Home Is Where We Park It: Dream Catcher RV Park, Deming, New Mexico
September 16, 2019
City of Rocks State Park
Last night we rocked and rolled again. The wind just howled for hours on end. Despite knowing that the vent covers over the vents were securely locked down I honestly thought they would be ripped off. Then, like so many other nights it just stopped. Like someone threw a switch somewhere and turned off a giant wind fan.
When we awoke this morning all was still. Not a whisper of a breeze. It’s just crazy. The sky was bright blue and clear, and the sun was shinning bright. How different from the last three days.
When I saw our friend Mary later in the morning I asked her Does it always rain around here? Is the wind always this strong? She replied Yes the wind is always strong. About the rain, last year when I was here for four months it never rained one day.
We both decided that such a beautiful day should not be wasted. It was time to get out and about and see what we could find. One place we had in mind was only thirty minutes away so off we went.
In due time we arrived at our destination. It was City of Rocks State Park. City of Rocks gets its name from the incredible volcanic rock formations found here.
The park encompasses a one square mile area in the scenic Chihuahuan desert region of southwestern New Mexico at an elevation of 5,200 feet.
The city is a geologic formation made up of large, sculptured rock columns, or pinnacles, rising as high as 40 feet and separated by paths or lanes resembling city streets. These rocks were formed about 34.9 million years ago when a very large volcano erupted. Then, erosion over millions of years slowly formed the sculptured columns seen today, creating a stunning, otherworldly landscape.
Wait it gets better but our first stop is at the Visitor’s Center.
Guess what? Just our luck it was closed due to lack of staff.
Take a look at the grounds around it.
City of Rocks offers hiking trails, excellent mountain biking, wildlife viewing, birding, stargazing, picnic areas and camp sites, If you like to boondock, and you like to hike this is the place for you. But campsites are hard to get, you need to reserve at least six months in advance.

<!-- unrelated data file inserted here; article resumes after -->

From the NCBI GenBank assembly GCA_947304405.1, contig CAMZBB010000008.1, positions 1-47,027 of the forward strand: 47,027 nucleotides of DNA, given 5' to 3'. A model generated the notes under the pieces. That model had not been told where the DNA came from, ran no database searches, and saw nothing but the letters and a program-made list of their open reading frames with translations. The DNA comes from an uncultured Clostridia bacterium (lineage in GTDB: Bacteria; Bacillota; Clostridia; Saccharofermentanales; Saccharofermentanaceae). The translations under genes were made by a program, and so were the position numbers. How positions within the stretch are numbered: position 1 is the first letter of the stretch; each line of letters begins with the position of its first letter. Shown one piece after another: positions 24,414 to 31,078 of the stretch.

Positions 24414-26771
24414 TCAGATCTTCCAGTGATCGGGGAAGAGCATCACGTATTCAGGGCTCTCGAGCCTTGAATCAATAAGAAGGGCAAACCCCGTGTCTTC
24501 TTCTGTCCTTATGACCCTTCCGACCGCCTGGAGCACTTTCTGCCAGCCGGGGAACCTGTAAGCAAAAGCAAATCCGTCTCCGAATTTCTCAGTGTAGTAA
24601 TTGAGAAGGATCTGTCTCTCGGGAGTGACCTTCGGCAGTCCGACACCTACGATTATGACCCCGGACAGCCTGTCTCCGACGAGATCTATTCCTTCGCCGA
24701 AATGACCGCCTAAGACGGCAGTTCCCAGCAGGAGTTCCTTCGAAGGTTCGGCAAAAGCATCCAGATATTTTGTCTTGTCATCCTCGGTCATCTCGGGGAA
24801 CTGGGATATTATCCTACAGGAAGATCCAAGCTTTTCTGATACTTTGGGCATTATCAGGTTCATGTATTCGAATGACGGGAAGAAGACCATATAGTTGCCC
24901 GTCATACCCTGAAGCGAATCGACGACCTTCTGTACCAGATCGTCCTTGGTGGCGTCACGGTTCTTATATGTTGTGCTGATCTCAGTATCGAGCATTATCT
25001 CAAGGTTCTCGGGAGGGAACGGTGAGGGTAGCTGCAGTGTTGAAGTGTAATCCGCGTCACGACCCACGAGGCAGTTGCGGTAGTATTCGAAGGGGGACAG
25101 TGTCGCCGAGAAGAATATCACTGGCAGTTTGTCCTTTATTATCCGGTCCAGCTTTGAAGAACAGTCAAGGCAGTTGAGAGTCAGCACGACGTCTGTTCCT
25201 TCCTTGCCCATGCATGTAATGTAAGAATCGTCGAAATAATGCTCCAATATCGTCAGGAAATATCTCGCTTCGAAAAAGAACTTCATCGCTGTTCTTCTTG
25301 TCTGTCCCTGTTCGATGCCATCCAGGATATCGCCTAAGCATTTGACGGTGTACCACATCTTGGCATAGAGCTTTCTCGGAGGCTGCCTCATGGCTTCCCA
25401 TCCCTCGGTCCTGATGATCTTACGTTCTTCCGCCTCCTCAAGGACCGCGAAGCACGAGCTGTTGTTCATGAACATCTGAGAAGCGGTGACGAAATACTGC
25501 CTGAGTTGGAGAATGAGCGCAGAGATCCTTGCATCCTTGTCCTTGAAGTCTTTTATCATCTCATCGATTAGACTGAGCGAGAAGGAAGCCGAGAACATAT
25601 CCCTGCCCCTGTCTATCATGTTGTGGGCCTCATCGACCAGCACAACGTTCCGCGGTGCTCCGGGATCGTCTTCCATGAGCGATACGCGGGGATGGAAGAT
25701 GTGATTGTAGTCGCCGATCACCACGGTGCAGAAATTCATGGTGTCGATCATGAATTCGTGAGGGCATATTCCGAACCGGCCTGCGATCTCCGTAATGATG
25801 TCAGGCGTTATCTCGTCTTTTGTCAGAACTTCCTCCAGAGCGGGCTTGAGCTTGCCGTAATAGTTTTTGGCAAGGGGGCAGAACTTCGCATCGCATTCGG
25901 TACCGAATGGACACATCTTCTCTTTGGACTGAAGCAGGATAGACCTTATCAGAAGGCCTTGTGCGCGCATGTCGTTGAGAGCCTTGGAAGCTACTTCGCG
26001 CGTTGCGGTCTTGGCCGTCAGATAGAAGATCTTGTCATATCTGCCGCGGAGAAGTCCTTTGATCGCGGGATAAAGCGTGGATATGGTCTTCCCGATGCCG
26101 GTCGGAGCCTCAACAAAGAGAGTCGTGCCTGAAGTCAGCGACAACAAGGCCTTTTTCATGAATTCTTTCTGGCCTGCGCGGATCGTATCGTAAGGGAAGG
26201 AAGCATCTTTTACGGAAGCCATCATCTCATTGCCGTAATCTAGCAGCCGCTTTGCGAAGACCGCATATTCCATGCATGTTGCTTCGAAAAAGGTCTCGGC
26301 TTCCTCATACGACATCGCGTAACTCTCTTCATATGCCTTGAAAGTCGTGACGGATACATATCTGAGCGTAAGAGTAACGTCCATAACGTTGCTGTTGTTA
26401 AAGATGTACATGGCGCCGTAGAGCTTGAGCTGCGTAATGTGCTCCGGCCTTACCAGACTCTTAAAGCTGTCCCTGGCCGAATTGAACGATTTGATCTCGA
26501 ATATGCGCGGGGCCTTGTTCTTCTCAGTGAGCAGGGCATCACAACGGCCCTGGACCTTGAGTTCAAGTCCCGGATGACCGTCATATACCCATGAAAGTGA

These sites offer water and electric and can be reserved.
A typical site.
But enough is enough we are here to view the large, sculptured rock columns, or pinnacles that are at the heart of the park. Take a look and let your imagination run wild. There are turtles, whales breaching, little dogs, grumpy old men and so much more.
Look closely and you’ll see a brown post. Each time you see one, it means that this is primitive tent camp site. I don’t know, sleeping in the shadow of these monsters? I’m sure it is an experience one will long remember!
Like I said, there are those who do indeed tent camp among these giants.
Time now to go up for a better view of the whole area.
What a view from the top. That’s the park and the campground.
The surrounding mountains.
Well, it was finally time to go.
Hope you enjoyed the day with us. This is one spectacular park. As I said earlier, if you like boondocking, like hiking, then you must plan to spend some time here. Even if you don’t like to do either, you should still put this park on your bucket list of things to do.
That was our day on The Road of Retirement. A bonus, Barbara was able to take part in Ladies Night Out. She just got home and had a wonderful time. I’m so glad she got to go. She had a pedicure and supper out with the ladies. A perfect way to end a perfect day.
Thanks again for joining us again today. We always enjoy your company and your comments.
These are the voyages of Graybeard and it’s two intrepid travelers. Our continuing mission: to explore as many new states as possible, to seek out new acquaintances and make new friends, to boldly go where we have not been before
See you on down the road!